Running the Wave
Tahsin Alam, Foster’s new chief advancement officer, arrives at the right time with the right perspective
For Tahsin Alam, the Foster School’s new associate dean for advancement, an impactful career in higher education has been shaped as much by obligation as opportunity.
He knows, quite personally, the power of private support.
Alam was born in Bangladesh to a family educated beyond its means at some of the world’s finest universities—made possible by scholarships. His mother’s modest salary as a physics professor was no match for the astronomical cost of higher ed in the United States.
“I came to the US for college on a full scholarship,” Alam says. “There was just no other way.”
It unlocked a life-changing education at Bates College in Maine. There, his aspirations to pursue a law career took a hard turn early in his freshman year, when he was elected student representative on the search committee for a new college president, working alongside a dedicated consulting firm: “I thought, did we just hire consultants whose only job is to find leaders for colleges and universities? That’s what I want to do.”
After graduating with a BA in economics, politics and theater, Alam landed a job at Isaacson, Miller, a leading executive search firm with a higher ed practice. “It was pure serendipity,” he says, “followed by a lot of investment in chasing that opportunity.”
Over the next decade, Alam became expert at identifying and developing the people, cultures and organizations that excel at university advancement.
When I think about Foster, it’s as a wave that is just about to crest. That’s right where I like to be.”
He joined the Rutgers University Foundation in 2015 as its first head of talent management. But his purview expanded rapidly. Before joining Foster this summer, he served as vice president of advancement solutions and talent management, leading the team overseeing Rutgers’ $2 billion campaign, managing the Rutgers Foundation board, co-leading the Human Capital and Diversity Committee of the board, and all organizational growth initiatives.
If Alam’s career could be graphed as a continuous climbing curve, his many fascinating side pursuits are more of a scatter plot. He does like to challenge himself.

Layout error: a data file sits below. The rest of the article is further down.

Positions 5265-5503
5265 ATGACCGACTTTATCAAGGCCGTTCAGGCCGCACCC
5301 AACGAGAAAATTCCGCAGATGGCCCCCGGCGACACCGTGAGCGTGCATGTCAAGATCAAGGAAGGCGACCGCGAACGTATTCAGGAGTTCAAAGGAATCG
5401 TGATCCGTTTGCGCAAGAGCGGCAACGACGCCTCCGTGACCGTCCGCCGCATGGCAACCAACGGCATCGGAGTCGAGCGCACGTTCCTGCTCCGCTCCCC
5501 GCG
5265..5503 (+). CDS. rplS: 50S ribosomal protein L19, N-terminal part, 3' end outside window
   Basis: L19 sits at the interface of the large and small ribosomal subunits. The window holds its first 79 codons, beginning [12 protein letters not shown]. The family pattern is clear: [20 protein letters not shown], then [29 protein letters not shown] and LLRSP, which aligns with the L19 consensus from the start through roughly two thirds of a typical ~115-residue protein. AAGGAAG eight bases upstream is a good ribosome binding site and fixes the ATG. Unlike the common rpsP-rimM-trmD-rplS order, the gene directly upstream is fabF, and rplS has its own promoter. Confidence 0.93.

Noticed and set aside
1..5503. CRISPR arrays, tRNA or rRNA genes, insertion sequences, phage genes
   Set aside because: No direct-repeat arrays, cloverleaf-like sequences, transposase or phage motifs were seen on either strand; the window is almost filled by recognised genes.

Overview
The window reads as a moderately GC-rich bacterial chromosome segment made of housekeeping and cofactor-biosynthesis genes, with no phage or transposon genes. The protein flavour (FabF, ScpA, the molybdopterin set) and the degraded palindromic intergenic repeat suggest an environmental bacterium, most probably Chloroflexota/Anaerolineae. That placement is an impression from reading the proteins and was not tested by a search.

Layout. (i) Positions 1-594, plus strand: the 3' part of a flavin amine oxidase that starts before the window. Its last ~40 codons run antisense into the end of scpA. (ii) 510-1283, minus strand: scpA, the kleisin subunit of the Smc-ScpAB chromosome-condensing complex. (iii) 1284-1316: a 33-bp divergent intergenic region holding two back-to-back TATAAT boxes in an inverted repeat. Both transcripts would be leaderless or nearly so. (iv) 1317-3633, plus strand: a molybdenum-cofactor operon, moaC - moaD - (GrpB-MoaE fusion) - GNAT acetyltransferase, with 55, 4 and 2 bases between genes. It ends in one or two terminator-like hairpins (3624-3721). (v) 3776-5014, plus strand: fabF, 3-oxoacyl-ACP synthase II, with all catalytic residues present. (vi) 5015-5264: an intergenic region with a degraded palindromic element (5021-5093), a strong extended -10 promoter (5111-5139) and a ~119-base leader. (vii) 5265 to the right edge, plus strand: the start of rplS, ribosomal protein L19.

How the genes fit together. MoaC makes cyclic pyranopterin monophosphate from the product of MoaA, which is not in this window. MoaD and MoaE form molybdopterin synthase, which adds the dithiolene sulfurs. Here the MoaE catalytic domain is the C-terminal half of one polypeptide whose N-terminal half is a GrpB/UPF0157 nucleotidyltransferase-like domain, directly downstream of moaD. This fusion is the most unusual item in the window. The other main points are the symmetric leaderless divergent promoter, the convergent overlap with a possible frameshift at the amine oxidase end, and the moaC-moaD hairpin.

That explains his penchant for skydiving and sailboat racing, for instance. He used to race motorcycles, too.
When he wished to cook like a professional, he convinced an up-and-coming chef to take him on as an unpaid weekend apprentice at her fine dining restaurant in Philadelphia.
After two years mastering the culinary arts—but wracked by the unhealthy lifestyle of kitchen work—Alam quit cold turkey and dedicated himself to becoming an Ironman triathlete, a goal he achieved at Lake Placid in 2012. He also turned to yoga to rehabilitate mind and body, eventually becoming an instructor and co-founding a casual open-air “studio” to restore the Philly masses pent up by COVID-19.
The Franklin effect
Given his eclectic interests, serial passions and time in the cradle of American liberty, it may come as little surprise that Alam’s favorite figure from history is Benjamin Franklin, the most adventurously curious of Founding Fathers: “He’s the inspiration for anything and everything in my life.”
Beyond their kindred inquisitiveness and élan for new experiences, Alam admires the way that Franklin operated: in the background of history. “He personified the power and importance of running the spotlight,” he says, “rather than being in it himself.”
For his part, Alam plans to shine a brighter light on the Foster School, which he finds poised for greatness. He’s determined to catalyze an innovative advancement team that sets the industry standard in promoting inclusion and creating opportunity—virtues that have transformed his own family.
“When I think about Foster, it’s as a wave that is just about to crest,” he says. “That’s right where I like to be.”